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Being purposeful, mindful can help with holiday stress

The holidays — sparkling lights and garlands, pretty presents, the scent of cookies and candy canes floating through the air, jingle bells and Rudolph, memories of days gone by — are referenced as a time of togetherness and family love. But for many people, especially those already prone to anxiety or depression, the expectations and obligations can make it hard to cope. There are things you can do, however, to lighten the load and make it through the season with your mental health intact.

Christmas bulbs

Set Limits

Know it is OK to set limits for yourself and your family, financially and with your time. Only you know what you can afford to give. It’s OK to set a budget for what you can reasonably afford with gifts and meals.

It also is OK to prioritize who you want to spend your time with. You don’t have to attend every gathering and holiday party, and if you find yourself or your children becoming overwhelmed, it’s OK to leave early. You matter too, and taking care of yourself is just as important as caring for others.

Practice Good Self-Care

The holidays are a time of over-consumption in so many areas. Cookies and treats taste good, and in moderation are fine, but be careful not to overdo it. Too much sugar, alcohol and activity without enough sleep or down time can leave you feeling tired and sluggish, making it harder to think clearly and manage depression or anxiety.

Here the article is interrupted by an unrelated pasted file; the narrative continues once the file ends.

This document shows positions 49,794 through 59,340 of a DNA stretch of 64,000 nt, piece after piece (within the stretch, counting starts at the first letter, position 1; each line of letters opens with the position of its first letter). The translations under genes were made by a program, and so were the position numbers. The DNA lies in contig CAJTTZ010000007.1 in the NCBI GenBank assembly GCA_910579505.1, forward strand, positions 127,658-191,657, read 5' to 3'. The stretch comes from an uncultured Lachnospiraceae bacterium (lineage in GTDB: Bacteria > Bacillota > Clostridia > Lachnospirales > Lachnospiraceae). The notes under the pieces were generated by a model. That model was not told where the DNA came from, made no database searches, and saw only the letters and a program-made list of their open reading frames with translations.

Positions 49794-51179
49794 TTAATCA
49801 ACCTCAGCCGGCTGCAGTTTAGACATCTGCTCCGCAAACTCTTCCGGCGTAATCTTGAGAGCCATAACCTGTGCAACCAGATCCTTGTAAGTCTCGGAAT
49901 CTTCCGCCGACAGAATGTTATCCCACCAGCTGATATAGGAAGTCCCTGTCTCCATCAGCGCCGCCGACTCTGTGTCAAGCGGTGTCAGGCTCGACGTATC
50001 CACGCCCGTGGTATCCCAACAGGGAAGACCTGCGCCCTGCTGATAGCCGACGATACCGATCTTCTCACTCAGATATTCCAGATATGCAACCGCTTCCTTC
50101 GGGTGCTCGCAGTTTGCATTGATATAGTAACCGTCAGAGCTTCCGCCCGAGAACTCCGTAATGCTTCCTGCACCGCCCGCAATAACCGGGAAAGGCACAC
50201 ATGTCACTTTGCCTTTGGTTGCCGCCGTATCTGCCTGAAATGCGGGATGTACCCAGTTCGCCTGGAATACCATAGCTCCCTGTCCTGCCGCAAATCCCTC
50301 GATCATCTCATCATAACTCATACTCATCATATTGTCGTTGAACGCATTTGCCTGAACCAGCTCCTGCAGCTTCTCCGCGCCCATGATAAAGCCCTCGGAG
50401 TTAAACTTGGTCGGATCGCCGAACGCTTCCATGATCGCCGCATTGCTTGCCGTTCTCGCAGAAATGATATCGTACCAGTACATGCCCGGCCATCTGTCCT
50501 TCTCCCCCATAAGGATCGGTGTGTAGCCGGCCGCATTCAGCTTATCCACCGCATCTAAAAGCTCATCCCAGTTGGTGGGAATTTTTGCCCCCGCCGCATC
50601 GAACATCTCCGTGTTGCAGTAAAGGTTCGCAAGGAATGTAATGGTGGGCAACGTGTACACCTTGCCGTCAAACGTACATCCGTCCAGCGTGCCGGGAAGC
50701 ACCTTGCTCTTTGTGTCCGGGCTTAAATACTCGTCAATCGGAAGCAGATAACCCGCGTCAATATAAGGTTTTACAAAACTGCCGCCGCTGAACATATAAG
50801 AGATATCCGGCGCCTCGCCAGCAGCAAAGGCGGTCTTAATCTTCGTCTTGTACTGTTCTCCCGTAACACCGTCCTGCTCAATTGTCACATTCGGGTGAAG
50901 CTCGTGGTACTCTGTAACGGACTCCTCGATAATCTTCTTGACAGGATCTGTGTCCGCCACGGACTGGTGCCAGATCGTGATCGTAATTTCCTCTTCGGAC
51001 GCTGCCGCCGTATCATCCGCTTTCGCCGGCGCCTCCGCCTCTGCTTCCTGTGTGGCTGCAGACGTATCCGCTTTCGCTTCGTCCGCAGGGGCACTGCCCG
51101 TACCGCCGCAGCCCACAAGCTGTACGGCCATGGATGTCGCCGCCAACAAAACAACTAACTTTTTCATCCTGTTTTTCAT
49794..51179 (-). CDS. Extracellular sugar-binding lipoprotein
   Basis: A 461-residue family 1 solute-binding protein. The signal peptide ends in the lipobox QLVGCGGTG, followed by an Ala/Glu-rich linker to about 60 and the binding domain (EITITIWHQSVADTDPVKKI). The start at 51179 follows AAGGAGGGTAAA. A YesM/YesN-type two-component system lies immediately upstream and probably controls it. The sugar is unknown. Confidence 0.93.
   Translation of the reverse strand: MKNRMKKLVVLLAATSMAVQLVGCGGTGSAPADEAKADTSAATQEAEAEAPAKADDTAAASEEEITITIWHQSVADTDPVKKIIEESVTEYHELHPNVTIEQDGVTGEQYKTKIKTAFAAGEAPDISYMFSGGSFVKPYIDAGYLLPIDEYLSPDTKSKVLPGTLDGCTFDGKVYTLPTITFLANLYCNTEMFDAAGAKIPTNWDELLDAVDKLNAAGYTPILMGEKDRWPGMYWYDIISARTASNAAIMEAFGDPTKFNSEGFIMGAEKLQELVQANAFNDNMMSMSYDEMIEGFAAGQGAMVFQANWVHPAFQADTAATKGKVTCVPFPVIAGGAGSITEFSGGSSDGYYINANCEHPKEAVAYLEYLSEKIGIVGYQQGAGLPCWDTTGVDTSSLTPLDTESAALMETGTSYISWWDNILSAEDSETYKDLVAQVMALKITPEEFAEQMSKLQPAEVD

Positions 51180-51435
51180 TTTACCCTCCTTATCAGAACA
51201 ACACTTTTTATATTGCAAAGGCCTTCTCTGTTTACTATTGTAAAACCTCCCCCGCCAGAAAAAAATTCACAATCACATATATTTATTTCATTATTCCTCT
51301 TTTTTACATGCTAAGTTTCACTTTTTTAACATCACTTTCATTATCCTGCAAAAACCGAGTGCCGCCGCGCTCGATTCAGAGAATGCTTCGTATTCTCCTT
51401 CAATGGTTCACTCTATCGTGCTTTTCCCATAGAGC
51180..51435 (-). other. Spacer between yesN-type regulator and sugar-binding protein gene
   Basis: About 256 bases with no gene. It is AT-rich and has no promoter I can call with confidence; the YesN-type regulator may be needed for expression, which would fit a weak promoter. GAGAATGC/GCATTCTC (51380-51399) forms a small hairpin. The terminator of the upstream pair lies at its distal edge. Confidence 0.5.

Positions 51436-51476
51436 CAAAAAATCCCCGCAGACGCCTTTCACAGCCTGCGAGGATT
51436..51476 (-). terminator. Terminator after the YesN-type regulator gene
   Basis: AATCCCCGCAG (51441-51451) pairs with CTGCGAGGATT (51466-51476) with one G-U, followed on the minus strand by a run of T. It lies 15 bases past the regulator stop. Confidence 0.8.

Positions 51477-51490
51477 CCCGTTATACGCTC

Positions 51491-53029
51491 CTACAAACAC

It’s also cold outside and darker earlier, which can make getting enough exercise and sunshine difficult. Small things, like parking a little further away from an entrance when you’re out shopping, can add up and help you feel better, though. Try to maintain a reasonable sleep schedule. Even just a few minutes of focused breathing or mindfulness during your daily activities can help. Paying attention to texture and taste when you’re eating that cookie can help you get more satisfaction so you don’t overdo it and is also a mindfulness activity.

Manage Your Expectations

Christmas movies are wonderful and can help you feel festive, but they also can portray unrealistic standards for the season, causing many people to feel less than. Most families do not live up to the ideal pictured in the movies. Do your best not to compare your family to what you see on TV, and practice gratitude for what you do have. Try reminding yourself every day of one thing you are grateful for  — write it down, say it out loud, or just think about it. This can help switch your perspective from one of scarcity to one of abundance. Also know you can’t change other people, but you can set boundaries.

Ask for Help When Needed

Thankfully, the holidays are time-limited. They have a start, an end and don’t go on forever. If you find symptoms of depression and anxiety are more intense than usual or continue past the holidays, it’s OK to reach out for help. Crisis lines are open 24 hours as usual through the season, and Tanager Place has many qualified therapists who can assist you in finding new ways to cope. There’s no shame in asking for help!

Jillian Polaski, LMFT, a therapist at our Coralville Behavioral Health Clinic, authored this post.


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